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Community conservation gets $8.4 million boost from DOC

14 October 2015

Community conservation gets $8.4 million boost from DOC

More than $8 million has been granted to support 120 community-based groups working alongside the Department of Conservation on conservation projects this year.

The support comes from DOC’s Community Conservation Partnerships Fund (CCPF) – DOC’s largest ever funding commitment to community conservation.

The Community Conservation fund is in its second round of annual grants to support community organisations involved in natural heritage and recreation projects. This year’s allocation brings total grants over the past two years to more than $16 million.

DOCs Director General, Lou Sanson says practical, on-the-ground conservation projects across the country have been funded, ranging from groups looking after rare birds such as kiwi and kokako, to clubs helping to renovate and maintain backcountry huts and community initiatives to restore local wetlands and wildlife.

“Directly supporting these community organisations means we will see more conservation work, more New Zealanders active in the outdoors and more people aware of our country’s unique conservation challenges,” says Lou Sanson.

“For example, animal pest control is a frontline community conservation effort and DOC’s Community Conservation fund has granted more than $2 million this year towards local groups who are working to improve the natural habitat by reducing the impact of rats, stoats and possums.”

“Communities can make a real difference by their efforts and nature has a chance to recover and reinforce its place in our values.”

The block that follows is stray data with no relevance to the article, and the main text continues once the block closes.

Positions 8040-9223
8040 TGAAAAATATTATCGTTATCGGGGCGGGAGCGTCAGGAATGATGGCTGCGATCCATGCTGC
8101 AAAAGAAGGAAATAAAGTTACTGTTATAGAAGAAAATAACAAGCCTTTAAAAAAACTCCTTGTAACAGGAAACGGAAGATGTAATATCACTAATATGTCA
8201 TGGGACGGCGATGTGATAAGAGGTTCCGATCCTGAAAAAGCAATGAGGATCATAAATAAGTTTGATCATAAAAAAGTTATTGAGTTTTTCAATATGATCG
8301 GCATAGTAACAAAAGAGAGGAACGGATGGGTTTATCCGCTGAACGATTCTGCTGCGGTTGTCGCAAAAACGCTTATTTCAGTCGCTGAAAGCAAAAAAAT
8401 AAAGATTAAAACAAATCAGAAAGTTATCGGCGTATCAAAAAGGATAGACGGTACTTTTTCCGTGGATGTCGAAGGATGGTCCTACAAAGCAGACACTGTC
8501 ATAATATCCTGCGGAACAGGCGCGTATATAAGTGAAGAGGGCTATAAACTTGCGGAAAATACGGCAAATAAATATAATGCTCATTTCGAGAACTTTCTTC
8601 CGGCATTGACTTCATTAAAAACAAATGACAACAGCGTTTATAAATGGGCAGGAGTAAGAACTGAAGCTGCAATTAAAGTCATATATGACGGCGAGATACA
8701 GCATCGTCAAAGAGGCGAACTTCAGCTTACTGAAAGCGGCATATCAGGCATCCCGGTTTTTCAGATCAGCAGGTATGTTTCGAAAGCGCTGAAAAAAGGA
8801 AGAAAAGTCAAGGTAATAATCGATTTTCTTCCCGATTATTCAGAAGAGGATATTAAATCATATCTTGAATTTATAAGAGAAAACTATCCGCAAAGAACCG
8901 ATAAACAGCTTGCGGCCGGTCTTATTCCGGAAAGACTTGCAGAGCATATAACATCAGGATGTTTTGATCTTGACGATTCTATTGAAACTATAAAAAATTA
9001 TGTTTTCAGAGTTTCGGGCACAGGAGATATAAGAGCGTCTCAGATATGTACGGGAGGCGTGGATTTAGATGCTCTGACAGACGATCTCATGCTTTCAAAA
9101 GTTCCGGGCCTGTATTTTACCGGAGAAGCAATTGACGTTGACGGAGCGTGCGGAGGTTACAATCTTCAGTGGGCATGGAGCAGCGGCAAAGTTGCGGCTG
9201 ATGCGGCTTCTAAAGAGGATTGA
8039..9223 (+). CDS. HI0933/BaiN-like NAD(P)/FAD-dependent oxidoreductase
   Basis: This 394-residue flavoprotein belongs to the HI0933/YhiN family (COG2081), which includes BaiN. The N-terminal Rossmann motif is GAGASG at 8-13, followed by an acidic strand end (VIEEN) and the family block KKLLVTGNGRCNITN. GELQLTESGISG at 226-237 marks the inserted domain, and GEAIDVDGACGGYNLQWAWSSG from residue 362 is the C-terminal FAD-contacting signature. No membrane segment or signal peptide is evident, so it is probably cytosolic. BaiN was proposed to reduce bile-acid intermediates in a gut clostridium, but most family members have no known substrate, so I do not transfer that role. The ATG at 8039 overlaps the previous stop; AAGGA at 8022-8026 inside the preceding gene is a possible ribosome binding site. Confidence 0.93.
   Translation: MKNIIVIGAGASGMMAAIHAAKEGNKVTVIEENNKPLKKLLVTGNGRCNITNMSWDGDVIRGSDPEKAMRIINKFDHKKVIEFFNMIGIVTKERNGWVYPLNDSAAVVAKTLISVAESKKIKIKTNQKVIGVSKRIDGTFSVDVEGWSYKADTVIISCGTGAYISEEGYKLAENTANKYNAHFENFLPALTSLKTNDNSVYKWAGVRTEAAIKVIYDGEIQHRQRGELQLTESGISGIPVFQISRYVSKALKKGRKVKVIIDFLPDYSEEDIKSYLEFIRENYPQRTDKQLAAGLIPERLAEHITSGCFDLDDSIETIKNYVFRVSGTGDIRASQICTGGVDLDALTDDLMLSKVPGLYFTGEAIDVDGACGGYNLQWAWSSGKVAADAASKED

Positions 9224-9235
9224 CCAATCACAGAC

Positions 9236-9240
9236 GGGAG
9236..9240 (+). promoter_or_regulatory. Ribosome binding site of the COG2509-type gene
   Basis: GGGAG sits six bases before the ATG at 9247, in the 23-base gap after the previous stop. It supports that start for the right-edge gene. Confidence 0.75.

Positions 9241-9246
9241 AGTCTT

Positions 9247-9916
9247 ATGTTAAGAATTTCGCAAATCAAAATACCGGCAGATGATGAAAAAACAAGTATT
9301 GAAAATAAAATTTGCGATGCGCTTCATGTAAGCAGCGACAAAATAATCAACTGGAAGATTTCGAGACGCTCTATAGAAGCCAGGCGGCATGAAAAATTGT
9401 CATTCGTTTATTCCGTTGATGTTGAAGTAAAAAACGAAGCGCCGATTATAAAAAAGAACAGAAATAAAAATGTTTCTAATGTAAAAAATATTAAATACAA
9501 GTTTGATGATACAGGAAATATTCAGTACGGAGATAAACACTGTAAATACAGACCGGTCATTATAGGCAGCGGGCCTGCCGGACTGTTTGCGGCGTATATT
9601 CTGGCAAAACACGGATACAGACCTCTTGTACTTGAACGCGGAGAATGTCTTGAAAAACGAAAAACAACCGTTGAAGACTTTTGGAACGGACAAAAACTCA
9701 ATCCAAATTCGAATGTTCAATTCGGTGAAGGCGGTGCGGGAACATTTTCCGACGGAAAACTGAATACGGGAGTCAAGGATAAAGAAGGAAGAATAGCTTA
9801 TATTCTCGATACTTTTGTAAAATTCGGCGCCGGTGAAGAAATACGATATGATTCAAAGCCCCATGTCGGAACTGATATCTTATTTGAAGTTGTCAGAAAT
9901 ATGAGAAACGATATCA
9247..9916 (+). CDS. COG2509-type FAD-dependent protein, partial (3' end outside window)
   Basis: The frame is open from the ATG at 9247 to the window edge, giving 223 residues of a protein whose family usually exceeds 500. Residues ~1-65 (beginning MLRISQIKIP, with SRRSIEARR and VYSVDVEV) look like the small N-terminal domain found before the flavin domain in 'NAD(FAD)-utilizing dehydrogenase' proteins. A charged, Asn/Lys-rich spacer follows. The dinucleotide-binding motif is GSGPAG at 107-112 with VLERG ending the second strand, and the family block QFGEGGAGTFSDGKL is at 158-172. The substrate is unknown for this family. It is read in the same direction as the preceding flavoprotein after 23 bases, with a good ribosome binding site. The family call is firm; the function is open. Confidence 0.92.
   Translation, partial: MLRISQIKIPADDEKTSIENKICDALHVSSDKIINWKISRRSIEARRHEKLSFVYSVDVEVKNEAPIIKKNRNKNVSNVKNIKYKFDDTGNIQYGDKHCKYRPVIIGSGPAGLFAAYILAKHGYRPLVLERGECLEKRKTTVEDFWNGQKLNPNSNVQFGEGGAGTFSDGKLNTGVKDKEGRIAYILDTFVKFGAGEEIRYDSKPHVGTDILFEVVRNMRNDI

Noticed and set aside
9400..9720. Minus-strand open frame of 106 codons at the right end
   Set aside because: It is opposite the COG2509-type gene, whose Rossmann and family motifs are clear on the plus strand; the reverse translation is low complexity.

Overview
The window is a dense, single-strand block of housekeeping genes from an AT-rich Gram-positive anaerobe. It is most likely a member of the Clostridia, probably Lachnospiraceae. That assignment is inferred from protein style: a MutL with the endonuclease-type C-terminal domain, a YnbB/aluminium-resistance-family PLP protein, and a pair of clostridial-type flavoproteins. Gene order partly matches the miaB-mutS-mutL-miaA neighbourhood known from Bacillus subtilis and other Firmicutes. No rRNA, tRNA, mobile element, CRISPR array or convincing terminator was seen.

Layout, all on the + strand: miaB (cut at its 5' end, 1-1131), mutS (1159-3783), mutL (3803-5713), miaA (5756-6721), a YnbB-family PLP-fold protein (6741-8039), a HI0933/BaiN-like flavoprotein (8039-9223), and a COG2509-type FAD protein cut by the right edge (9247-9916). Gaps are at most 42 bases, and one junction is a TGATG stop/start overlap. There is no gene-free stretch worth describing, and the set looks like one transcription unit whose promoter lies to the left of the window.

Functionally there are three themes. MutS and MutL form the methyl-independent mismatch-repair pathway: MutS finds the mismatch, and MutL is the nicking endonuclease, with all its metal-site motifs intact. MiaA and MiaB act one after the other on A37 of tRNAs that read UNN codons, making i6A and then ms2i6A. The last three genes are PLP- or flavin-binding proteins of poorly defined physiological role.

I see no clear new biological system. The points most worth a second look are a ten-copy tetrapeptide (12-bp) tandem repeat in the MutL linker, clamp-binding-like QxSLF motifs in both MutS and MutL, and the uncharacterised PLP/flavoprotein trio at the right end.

A further $226 000 is targeted directly to support community-based kiwi projects including a grant to Te Rarawa in Northland to target dog kiwi-aversion training in the far North.
“Many kiwi are lost to dog attacks in Northland and Te Rarawa have pledged to make a difference in this kiwi stronghold. DOC and local councils are really pleased to be able to work with communities to facilitate change.” says Lou Sanson.

Weed control is a major on-going conservation problem and the fund has this year granted $1.25 million for plant pest projects.
“We have a co-ordinated ‘War on Weeds’ and organisations like the QE2 National Trust and the Weed-Busters programme will create communities caring about their natural heritage and getting involved in conservation.”

One of the biggest single grants goes to build on the successful work of the Recreation Consortium. This amalgamation of tramping, climbing, hunting and biking clubs receives $500 000 to extend their programme of working with DOC to maintain backcountry huts and tracks.

“Backcountry users are passionate about our outdoor heritage and this funding is a simple, practical way of enabling them to get involved in its care.”

“I’m delighted at the level of interest from communities across New Zealand in getting involved in local conservation projects and warmly congratulate those that have successfully secured funding for their projects. I look forward to the conservation gains that will stem from the opportunities that the fund has created” Lou Sanson says.

A full list of this year’s successful applicants is available at:


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